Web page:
Single antibody shot protects monkeys from HIV for 6 months, trials show
“This might turn out to be a seasonal alternative to a vaccine until we really know how to make one,” said HIV researcher Malcolm Martin of the US National Institute of Allergy and Infectious Diseases in Bethesda, Maryland, the lead author of a new study published in Nature.
An injection of HIV-targeting antibodies can protect monkeys from the simian version of the virus for nearly 6 mths https://t.co/ELYWwFGj99— nature (@nature) April 27, 2016
A vaccine activates the organism’s own defense, so that it begins producing antibodies that fight a disease. But in this case, American and German scientists injected ready-made antibodies which were produced by infected humans and then processed in a lab.
During the trial study, a group of macaques were exposed to doses of HIV, and its simian equivalent SIV, with scientists noting that the animals became infected within two to six exposures.
Four groups of other healthy macaques were then given various formulations of antibodies, then exposed to the disease once a week.
Results were notable: depending on which antibodies they were given, the monkeys managed to stay healthy through 12 to 23 weekly exposures, with risk gradually growing as the concentration of antibodies in the bloodstream declined.
"The result is surprising," Ruth Ruprecht, director of the AIDS Research Program at Texas Biomedical Research Institute, who was not involved in the study, told The Verge. "I am astonished by how long protection lasted."
“A caveat is that monkeys are not humans, but the model the authors use is about as good as it gets, and the results are a boost to HIV vaccine research and the use of passive antibodies as long-acting preventives,” immunologist Dennis Burton of the Scripps Research Institute in La Jolla, California, another outside observer, said to Nature.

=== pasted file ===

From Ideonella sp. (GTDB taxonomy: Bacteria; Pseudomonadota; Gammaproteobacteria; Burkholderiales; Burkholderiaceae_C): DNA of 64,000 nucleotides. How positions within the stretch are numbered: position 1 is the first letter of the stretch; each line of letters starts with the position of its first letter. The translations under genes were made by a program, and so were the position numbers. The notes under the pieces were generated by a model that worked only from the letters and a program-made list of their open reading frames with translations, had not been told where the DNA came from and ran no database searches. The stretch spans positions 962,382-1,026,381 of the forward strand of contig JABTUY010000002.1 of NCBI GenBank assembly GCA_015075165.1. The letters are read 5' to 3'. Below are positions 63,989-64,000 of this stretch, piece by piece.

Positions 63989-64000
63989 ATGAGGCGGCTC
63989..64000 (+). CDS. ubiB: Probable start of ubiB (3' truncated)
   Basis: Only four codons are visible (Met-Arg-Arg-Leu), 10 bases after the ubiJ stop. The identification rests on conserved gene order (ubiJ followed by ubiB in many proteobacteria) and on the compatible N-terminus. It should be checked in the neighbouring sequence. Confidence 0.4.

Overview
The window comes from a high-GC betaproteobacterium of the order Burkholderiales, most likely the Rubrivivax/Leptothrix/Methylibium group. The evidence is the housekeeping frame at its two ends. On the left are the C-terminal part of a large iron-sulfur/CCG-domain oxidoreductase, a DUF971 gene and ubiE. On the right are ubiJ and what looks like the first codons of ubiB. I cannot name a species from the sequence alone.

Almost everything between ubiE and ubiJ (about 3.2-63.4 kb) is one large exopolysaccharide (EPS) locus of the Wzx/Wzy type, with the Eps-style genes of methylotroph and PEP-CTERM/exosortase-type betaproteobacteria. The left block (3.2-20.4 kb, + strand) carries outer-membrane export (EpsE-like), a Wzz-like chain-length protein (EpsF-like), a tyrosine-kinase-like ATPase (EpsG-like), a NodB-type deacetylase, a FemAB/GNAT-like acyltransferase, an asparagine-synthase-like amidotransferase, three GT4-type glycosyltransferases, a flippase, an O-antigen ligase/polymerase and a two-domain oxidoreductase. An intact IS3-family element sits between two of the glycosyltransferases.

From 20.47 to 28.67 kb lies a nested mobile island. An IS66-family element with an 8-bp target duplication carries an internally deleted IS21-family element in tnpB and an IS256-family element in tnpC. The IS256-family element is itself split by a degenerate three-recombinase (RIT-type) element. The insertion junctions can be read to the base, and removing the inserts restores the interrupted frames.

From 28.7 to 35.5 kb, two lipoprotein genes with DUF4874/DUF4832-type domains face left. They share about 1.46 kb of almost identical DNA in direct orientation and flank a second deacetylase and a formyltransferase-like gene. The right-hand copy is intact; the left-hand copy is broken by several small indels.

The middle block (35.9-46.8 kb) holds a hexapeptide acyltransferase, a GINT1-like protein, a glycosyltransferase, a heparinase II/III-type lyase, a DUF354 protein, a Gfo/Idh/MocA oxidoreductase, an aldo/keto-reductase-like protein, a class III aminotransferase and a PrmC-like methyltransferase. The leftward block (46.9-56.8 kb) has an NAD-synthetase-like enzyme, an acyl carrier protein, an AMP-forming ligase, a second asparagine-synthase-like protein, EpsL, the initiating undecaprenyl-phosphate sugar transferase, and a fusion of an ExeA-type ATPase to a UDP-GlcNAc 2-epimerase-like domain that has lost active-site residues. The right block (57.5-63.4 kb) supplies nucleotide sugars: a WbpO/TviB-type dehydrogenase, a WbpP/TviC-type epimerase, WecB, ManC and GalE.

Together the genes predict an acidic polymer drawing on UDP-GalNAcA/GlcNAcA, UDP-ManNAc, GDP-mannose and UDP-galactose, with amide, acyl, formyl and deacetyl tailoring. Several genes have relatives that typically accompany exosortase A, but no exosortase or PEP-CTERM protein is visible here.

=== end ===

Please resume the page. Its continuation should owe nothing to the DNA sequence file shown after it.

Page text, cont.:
Similar so-called passive immunization is already used to combat a number of illnesses, including anthrax, botulism, hepatitis and chicken pox.
But it is considered a less-than-ideal remedy, as boosters need to be taken regularly, and the cost of synthesizing enough antibodies to combat a disease that infects millions is currently prohibitive.
Researchers in the new study are tweaking one of the antibodies they tested, to make sure it lasts even longer. Eventually, several antibodies would be combined to produce a cocktail, and one of those is already undergoing human trials in Brazil, which are expected to produce results by the start of the next decade.
The scientists involved believe that passive immunization would work even better on people, because unlike monkeys - some of which began to develop their own immune response to the helper antibodies, treating them as foreign - human organisms would easily accept the outside biological material.
"What the data in this study is suggesting is that six months of protection may be achievable and with improved technologies we might even do better than that," David Montefiori, the director of the Laboratory for AIDS Vaccine Research and Development at Duke University, who did not take part in the study, told The Verge.
With 37 million HIV patients around the world requiring lifetime medical care, finding a preventative cure has been key. So far, the most effective therapy is PrEP, a pill which has to be taken daily to avoid infection, and PEP, which is administered after a risky exposure to stop the virus taking hold.
The new therapy would be a significant step up.
“This has the advantage over PrEP because you don't have to worry every day — that's the take-home point here,” said Martin.